Shiner's 'Schadenfreude' Is a Triumphant Return After Almost 20 Years

Shiner's 'Schadenfreude' Is a Triumphant Return After Almost 20 Years
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It seems like a generation ago that Kansas City's Shiner last graced our unworthy ears with what would be their final album, 2001's The Egg. The band quietly parted company in 2002, and singer-guitarist Allen Epley spent a decade fronting the Life and Times. Almost twenty years later, the classic line-up — Epley, guitarist Josh Newton, bassist Paul Malinowski and drummer extraordinaire Jason Gerken — reconvene for their fifth studio album, Schadenfreude.

Album opener "In the End" is a laserblast to any doubts that a bunch of 50-year-olds could jump back into the well-worn '90s post-hardcore/space rock scene. "Life as a Mannequin" is the second swing of the inaugural one-two punch, a slow-burner with massively ringing riffs, bottom-heavy thump, and Gerken's slo-mo, Neil Peart-like fills.

"Genuflect" is truly one of their finest songs: tethered by Malinowski's ropey bass, Epley and Newton drape their shimmering chords over Gerken's exceptional upper-tom rhythms, emphatic cymbal usage and calculated drum rolls. The structure of "Nothing" resembles a more focused late-career Failure, while the fast-paced "Paul P Pogh" hearkens back to their youthful watershed, 1997's Lula Divinia.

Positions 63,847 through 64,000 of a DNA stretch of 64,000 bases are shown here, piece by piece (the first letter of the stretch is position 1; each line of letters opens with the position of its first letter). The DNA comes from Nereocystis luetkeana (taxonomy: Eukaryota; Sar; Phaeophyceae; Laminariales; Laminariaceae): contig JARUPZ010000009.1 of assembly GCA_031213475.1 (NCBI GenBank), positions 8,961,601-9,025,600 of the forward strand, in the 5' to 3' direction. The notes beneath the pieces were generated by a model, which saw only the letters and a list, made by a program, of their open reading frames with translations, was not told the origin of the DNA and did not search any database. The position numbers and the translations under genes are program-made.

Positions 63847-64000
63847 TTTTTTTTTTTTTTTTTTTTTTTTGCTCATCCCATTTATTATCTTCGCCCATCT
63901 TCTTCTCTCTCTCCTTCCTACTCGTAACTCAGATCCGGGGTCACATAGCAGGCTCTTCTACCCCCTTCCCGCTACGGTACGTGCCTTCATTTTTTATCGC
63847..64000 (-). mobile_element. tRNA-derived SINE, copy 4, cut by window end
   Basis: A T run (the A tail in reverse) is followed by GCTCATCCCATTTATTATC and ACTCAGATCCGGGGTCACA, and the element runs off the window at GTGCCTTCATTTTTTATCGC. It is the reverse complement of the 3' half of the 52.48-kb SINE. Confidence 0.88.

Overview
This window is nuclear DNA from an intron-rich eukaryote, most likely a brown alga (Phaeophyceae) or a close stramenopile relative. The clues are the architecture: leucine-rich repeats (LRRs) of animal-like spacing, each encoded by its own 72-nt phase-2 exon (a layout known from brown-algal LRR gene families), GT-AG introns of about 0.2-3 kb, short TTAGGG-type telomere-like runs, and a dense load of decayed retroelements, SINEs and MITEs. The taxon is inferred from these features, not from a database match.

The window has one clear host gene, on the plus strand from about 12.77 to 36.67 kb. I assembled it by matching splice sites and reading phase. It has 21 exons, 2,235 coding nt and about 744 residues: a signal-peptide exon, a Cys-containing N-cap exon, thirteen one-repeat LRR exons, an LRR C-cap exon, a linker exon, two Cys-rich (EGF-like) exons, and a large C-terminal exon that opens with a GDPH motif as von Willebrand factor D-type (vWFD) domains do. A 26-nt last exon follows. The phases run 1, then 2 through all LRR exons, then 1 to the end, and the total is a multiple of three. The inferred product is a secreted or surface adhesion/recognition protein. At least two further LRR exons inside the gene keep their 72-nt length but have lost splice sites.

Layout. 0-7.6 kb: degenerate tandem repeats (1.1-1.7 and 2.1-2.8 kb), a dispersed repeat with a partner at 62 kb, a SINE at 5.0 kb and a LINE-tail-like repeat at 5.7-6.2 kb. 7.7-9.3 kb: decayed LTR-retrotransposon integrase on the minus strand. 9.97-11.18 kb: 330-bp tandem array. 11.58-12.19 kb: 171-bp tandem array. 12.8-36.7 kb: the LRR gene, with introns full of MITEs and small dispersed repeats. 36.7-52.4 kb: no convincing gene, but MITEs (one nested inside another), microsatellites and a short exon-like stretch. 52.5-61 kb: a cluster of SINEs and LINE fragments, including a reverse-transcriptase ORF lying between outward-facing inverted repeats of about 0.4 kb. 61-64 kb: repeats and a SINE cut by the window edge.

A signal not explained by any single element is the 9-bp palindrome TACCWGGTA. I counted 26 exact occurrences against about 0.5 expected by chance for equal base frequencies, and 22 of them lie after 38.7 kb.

Malinowski, who also produced 2000's unsurpassed Starless, deliberately cranked up the magic on the mixing board for this record, which sounds vivid yet chunky through headphones or buzzing car stereo speakers. The album title is the German term for taking pleasure from other's misfortunes. If that is to be interpreted as this glorious album finding enjoyment in this virus-riddled world, then so be it: Schadenfreude is the cleansing light, and Shiner are waiting for us at the end of the tunnel. (Independent)